The repeated portrayal of the new government as a Sinhala Buddhist government by its leaders further alienates the minorities. And finally the cremation of cadavers of Muslims died of COVID-19 brought the situation to a head. It was against this backdrop that six Muslim MPs provided the much needed assistance to the SLPP government to adopt the 20th Amendment, heightening the frustration among their community and posing a question among them on the existence of ethnic political parties.
In fact, Sri Lankan Muslims do not have any specific political cause such as a separate State to achieve. Their opposition to the demand by the Tamil leaders for the merger of Northern and Eastern Provinces is one that can be continued along with the Sinhalese. Hence, one can argue against the existence of Muslim political parties after the demerger of the Northern and Eastern Provinces in 2006 by the Supreme Court. The possibility of a remerging the two provinces is out of the question since India that compelled its southern neighbour to merge the provinces in 1987 has openly abdicated it in 2017.
The necessity of Muslim political parties could be seen in the context of war in 1980s when the eastern Muslims were harassed by both sides of the war. President J.R.Jayewardene who supported the US bloc during the Cold War is said to have asked the Muslim leaders of his party to leave the party if they were not agreeable to opening of an Israeli Interest Section in the US embassy in Colombo. When Eastern Muslims who did not wish to place their destiny in the hands of the Tamil leaders demanded representation at the Thimpu talks in 1985, President Jayewardene questioned who the Muslim representatives were, compelling Muslims to find a valid answer.
Tamil armed groups used the Muslim areas for their attacks against the armed forces. These attacks resulted in reprisals of the State machinery in the same areas and on the other hand when those armed groups found lack of support from the Muslims they unleashed their wrath against the latter. Over 500 houses were set on fire by the LTTE in Kalmunai and adjacent areas in 1985 and the five ruling party MuslimMPs from the east were then accused of not protesting it at least in Parliament. Referring to the formation of the SLMC by M.H.M.Ashraf in November 1986, veteran Journalist Mervin de Silva while testifying before the “Mossad Commission” in 1991 said that the major parties had activated what he described a politically “passive community.” Then the SLMC demanded a South Eastern Provincial Council against the Tamils’ north east merger demand.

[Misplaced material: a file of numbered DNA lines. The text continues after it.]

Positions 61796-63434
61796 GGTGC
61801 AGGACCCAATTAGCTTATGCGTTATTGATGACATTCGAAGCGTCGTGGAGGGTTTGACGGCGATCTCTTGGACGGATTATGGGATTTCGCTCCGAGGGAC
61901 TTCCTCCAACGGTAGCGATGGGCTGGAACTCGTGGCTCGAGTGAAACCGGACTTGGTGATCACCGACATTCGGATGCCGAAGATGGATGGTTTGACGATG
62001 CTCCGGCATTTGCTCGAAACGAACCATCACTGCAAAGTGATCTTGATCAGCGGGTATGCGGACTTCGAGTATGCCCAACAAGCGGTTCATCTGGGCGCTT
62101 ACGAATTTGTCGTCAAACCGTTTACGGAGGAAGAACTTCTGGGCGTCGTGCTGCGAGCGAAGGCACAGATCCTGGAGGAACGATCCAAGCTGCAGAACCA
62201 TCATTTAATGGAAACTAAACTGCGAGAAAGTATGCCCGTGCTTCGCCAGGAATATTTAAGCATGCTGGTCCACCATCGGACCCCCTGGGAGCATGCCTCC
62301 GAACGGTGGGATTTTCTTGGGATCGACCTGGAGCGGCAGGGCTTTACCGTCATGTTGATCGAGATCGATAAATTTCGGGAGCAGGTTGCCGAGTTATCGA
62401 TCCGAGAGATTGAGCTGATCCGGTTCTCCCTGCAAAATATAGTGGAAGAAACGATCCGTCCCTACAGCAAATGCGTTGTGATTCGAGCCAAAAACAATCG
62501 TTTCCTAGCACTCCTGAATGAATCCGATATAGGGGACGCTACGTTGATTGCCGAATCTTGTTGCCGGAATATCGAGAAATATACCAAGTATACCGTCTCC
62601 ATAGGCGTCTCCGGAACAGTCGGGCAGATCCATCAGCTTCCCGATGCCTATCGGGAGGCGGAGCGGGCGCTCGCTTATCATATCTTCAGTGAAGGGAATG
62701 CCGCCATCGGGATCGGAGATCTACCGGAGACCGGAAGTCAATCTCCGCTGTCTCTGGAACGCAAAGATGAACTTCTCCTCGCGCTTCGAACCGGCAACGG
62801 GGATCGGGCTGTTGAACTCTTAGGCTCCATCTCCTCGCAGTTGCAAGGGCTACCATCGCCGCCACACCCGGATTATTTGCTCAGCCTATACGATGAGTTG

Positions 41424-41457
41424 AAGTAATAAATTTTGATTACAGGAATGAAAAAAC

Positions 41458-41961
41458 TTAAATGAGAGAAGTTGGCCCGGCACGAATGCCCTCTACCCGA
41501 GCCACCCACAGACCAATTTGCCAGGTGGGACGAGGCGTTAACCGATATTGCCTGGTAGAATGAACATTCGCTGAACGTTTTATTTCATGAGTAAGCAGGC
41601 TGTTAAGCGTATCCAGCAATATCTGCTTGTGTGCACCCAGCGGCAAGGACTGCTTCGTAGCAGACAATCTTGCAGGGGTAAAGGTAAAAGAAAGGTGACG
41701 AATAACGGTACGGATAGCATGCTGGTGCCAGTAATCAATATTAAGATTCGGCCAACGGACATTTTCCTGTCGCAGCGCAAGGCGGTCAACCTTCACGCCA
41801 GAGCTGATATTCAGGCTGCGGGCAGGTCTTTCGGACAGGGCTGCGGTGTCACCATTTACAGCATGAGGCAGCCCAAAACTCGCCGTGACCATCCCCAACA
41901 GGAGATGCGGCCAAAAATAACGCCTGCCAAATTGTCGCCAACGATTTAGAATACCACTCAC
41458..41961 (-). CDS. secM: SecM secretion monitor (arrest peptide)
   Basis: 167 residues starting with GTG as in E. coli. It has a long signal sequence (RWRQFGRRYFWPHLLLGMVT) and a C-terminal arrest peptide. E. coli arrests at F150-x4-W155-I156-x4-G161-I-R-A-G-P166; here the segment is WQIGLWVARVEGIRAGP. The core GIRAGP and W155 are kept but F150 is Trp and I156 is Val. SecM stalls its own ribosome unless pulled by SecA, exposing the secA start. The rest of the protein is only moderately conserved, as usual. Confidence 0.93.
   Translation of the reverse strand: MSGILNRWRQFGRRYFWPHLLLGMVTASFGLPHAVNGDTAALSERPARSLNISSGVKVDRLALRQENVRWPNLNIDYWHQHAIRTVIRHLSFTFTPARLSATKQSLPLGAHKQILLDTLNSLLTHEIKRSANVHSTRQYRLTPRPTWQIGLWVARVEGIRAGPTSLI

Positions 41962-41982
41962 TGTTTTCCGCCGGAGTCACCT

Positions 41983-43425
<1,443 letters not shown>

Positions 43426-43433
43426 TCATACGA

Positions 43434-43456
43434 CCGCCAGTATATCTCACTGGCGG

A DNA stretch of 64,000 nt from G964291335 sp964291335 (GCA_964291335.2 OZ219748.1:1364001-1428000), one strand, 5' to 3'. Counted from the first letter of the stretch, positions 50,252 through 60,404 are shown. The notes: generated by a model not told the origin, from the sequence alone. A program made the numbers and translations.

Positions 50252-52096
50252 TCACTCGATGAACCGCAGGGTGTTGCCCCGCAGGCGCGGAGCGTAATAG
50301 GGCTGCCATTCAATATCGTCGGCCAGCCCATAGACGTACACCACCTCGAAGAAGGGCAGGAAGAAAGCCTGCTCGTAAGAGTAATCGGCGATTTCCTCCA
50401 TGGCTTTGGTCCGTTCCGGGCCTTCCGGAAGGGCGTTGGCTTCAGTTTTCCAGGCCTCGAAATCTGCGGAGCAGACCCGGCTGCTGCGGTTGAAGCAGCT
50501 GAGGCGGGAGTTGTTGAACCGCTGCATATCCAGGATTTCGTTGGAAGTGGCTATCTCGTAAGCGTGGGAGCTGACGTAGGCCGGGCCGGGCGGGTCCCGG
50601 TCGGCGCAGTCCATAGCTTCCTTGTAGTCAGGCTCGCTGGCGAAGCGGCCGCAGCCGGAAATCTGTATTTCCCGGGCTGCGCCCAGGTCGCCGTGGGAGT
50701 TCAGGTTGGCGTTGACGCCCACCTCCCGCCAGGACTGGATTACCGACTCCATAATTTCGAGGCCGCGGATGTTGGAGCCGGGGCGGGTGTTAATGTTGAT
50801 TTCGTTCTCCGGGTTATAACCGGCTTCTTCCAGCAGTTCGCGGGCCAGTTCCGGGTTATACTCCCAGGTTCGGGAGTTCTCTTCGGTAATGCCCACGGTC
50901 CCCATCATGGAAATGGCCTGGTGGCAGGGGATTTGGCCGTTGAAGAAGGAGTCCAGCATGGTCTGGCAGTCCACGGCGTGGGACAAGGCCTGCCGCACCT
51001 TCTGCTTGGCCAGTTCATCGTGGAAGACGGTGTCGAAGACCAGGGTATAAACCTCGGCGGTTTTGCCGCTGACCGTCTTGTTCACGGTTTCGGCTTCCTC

The war and the merger are no longer issues in Sri Lankan politics. However, the lack of inclusiveness of the major political parties in the country still validates the existence of ethnic parties including those of Muslims. Leaders of those parties (as the case with minority parties) weigh issues on the basis of votes they could draw from the majority and minority communities at future election rather than evaluate them according to their merits and demerits. The PR system further pushes the three main communities to think on ethnic lines during elections.
When the country was brought close to a nation-wide pogrom similar to the one that devastated the country in 1983 through a controversy over Halal certification in 2012/13, no major party, even those who claim to be Marxists or those businessmen who obtained the certificate without being influenced by anybody came forward for a genuine discussion. The government of the day neither prohibited the certification nor intervened to calm down the situation.
The response by those political parties has been almost the same in respect of issues such as the “wanda Pethi” controversy in early 2019, Islamophobic campaigns during the Digana riots and following the Easter Sunday terrorist attacks, controversy over Dr. Shafi’s alleged sterilization of Sinhalese women and the current cremation row. Muslims were left to their leaders and their fate, leaving further room for ethnic politics.
The dilemma that is faced with by the Muslims now is that they are compelled to have their own community representatives for their voice to be heard, but their representatives are being always bought over by those who do not wish to voice for them.